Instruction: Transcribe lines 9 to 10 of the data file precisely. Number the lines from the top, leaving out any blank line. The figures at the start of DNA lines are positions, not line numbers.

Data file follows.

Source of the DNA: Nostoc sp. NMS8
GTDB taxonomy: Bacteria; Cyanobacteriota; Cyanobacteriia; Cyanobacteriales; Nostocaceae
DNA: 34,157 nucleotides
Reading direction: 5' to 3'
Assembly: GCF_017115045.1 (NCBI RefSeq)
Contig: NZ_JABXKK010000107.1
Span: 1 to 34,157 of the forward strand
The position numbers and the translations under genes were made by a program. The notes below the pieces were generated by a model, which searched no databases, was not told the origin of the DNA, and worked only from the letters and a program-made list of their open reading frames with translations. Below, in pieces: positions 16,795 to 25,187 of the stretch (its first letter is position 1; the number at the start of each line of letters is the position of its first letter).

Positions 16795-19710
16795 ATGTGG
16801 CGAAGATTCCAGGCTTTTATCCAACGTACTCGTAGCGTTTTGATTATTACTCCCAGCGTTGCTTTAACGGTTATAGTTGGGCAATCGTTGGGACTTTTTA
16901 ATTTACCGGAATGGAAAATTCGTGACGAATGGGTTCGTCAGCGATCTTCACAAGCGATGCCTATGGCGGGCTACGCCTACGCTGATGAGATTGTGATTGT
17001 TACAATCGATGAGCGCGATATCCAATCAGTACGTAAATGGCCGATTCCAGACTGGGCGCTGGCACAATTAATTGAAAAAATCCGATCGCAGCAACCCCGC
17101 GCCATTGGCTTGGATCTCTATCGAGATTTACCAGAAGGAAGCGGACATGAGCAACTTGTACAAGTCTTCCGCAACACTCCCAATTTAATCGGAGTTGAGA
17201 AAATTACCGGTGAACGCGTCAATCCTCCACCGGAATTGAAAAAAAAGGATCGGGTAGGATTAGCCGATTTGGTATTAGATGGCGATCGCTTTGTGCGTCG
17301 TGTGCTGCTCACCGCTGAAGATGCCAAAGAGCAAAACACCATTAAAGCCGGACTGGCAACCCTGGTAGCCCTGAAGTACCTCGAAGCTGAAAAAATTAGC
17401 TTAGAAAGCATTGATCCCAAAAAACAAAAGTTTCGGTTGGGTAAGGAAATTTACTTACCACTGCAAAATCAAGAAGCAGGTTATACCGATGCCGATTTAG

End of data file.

Positions 16795-19710
16795 ATGTGG